Why do I need reading glasses?
After years of seeing clearly, are you having more problems seeing up close? This is the most common phenomenon to occur to vision as patients reach their mid-40s. The condition is referred to as “Presbyopia” and is due to a normal physiologic change in the lens of our eyes that occurs with age.
At birth, our eyes contain a special lens inside, located behind the color part of the eye (the iris). This lens is simply amazing in both its structure and function. It is not only clear but also very flexible. It has the ability to change both size and shape to allow our eyes to focus from near to far and everything in between!
However, as we age, the lens begins to stiffen and lose this flexibility. Because it cannot zoom in and out anymore, our lens is unable to see at different distances. It can see close or far but not both. It is at this point that patients will need either reading glasses, bifocal glasses, or progressive glasses to allow their eyes to be able to focus at different distances again.
As technology has advanced there are now several excellent surgical options to consider as well. For many years, the only surgical option was LASIK monovision. In which, one eye undergoes LASIK surgery to see far, while the other is fixed to see close. This is a great option for many people but should always be tried in contact lenses first to make sure you like the way you see in this way and that your brain is able to fuse the images well before undergoing surgery. In our practice, about 70% patients enjoy monovision and are able to adapt to it, while 30% simply cannot adapt to seeing differently from each eye. You may be surprised by your own experience, so it is very easy for you to try this with contact lenses first.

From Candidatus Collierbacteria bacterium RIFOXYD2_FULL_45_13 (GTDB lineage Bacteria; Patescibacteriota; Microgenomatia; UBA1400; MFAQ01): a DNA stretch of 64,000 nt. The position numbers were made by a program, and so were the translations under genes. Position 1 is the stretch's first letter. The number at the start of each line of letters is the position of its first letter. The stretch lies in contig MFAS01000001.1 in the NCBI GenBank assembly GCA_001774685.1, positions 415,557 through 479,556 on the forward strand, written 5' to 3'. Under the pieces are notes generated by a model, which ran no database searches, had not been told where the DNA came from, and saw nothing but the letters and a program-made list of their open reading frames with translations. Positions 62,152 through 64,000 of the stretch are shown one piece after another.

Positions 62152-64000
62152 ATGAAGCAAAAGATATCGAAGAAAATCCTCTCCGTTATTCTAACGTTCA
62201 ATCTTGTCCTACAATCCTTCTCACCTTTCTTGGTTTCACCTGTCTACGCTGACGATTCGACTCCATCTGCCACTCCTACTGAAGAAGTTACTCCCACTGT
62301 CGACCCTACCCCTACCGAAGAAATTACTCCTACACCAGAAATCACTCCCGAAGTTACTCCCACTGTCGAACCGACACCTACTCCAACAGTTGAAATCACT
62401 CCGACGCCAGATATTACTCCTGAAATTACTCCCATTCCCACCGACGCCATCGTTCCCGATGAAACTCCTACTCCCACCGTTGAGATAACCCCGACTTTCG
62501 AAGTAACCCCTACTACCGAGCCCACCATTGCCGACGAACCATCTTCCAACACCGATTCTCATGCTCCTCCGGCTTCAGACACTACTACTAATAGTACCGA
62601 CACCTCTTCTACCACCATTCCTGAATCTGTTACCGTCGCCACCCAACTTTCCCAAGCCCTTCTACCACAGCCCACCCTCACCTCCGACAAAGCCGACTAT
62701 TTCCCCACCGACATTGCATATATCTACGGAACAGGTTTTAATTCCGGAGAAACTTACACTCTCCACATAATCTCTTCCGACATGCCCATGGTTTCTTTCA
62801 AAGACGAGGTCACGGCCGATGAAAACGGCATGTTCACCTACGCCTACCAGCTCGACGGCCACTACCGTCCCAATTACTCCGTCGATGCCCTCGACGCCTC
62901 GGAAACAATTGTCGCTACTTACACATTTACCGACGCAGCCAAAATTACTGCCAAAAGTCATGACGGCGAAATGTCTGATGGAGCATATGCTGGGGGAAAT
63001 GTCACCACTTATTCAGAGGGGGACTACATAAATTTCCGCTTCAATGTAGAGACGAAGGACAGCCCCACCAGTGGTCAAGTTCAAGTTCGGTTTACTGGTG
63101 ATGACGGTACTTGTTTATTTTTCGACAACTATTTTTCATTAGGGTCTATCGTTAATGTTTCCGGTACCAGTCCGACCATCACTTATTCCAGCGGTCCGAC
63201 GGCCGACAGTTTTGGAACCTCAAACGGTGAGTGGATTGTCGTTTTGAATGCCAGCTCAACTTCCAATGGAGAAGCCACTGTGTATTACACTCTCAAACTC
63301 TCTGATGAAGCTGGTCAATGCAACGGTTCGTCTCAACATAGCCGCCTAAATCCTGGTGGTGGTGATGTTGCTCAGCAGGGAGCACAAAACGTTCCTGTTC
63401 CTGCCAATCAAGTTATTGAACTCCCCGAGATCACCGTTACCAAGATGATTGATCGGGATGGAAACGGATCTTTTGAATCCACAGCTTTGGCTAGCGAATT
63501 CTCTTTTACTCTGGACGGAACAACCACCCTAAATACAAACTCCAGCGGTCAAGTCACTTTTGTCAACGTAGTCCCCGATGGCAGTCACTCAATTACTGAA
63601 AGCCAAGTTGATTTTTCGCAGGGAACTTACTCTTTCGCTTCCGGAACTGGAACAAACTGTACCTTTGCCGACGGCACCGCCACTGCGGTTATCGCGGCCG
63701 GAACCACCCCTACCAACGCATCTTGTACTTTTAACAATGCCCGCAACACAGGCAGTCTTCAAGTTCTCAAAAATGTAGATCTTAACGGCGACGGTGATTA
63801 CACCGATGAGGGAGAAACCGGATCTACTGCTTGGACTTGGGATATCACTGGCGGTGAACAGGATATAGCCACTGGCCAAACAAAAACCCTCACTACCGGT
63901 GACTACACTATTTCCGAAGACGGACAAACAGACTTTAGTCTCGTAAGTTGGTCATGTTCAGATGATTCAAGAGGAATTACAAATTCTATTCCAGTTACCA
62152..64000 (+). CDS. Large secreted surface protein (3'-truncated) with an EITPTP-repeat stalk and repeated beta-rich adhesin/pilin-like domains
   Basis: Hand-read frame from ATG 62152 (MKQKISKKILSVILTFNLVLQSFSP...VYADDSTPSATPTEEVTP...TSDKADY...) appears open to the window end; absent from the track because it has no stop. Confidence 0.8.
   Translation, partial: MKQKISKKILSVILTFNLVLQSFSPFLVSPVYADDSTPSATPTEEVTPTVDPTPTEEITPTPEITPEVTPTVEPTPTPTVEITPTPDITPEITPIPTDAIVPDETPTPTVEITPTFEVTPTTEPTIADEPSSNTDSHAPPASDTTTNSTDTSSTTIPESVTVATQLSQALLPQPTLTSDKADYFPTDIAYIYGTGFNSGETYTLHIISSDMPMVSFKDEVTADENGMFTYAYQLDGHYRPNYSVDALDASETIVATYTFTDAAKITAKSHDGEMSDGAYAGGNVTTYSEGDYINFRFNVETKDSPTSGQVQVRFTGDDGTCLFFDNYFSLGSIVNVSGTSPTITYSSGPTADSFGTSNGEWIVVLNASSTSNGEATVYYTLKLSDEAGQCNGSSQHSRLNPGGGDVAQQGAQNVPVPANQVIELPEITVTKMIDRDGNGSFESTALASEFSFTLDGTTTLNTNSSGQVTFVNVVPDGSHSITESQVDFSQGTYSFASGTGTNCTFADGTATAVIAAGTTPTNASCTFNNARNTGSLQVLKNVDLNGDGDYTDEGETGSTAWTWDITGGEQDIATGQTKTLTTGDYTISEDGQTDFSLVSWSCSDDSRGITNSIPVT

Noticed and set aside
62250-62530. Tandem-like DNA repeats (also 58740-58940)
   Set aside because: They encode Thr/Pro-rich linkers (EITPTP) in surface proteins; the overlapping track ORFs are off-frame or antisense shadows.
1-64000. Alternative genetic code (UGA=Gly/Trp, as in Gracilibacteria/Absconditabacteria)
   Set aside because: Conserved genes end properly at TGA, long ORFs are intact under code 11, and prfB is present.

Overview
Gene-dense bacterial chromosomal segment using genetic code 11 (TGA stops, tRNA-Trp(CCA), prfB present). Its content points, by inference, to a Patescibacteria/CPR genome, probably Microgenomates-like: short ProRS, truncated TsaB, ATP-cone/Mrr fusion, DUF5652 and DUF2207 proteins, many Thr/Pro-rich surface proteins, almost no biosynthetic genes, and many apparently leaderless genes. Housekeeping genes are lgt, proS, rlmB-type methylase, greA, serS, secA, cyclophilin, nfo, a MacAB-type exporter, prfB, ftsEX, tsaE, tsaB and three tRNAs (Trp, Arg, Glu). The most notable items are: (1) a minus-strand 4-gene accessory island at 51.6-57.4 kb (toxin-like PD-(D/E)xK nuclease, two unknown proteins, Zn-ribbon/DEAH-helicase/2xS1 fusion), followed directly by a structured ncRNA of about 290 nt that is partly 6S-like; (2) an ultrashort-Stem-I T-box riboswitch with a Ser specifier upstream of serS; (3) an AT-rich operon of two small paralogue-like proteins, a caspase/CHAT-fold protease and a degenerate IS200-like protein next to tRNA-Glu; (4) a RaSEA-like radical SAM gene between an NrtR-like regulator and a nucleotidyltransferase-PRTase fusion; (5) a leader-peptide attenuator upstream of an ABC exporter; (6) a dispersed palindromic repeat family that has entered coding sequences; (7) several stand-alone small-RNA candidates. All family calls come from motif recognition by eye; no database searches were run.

In our office, our Optometrist properly measures and places a contact lens in one eye to correct the vision for far, and then in the other to correct the vision for near. After they are placed, you will go home wearing the contact lenses for several days. You will be provided with an antibiotic eye drop to prevent infection and therefore will be able keep the contact lenses in for 3 days. At this point, you will return to the office and we will remove the contacts for you and you can tell us if they worked for you. If you enjoyed monovision, then you could consider LASIK surgery in this fashion.
Another great option is Refractive Lens Exchange (RLE). This procedure actually treats the problem area- the lens. In this procedure, the natural lens of the eye, the one that is no longer working properly, is replaced with a new lens implant. This procedure is performed commonly for patients that develop cataract (a clouding of the lens,) but in RLE, the procedure is performed early to take advantage of the prescription benefits of the new lens implant. With new advanced implants now available, we can restore your ability to see both near and far without the need for glasses. Another advantage of this procedure is that the implant is stable and permanent- which means that the prescription of the eye will not change after it is placed and the implant lasts forever. Also, because the natural lens is replaced, the eye will never develop cataract requiring further surgery as you get older.
There are many great options to consider, and we will be happy to discuss each with you in detail at your consultation!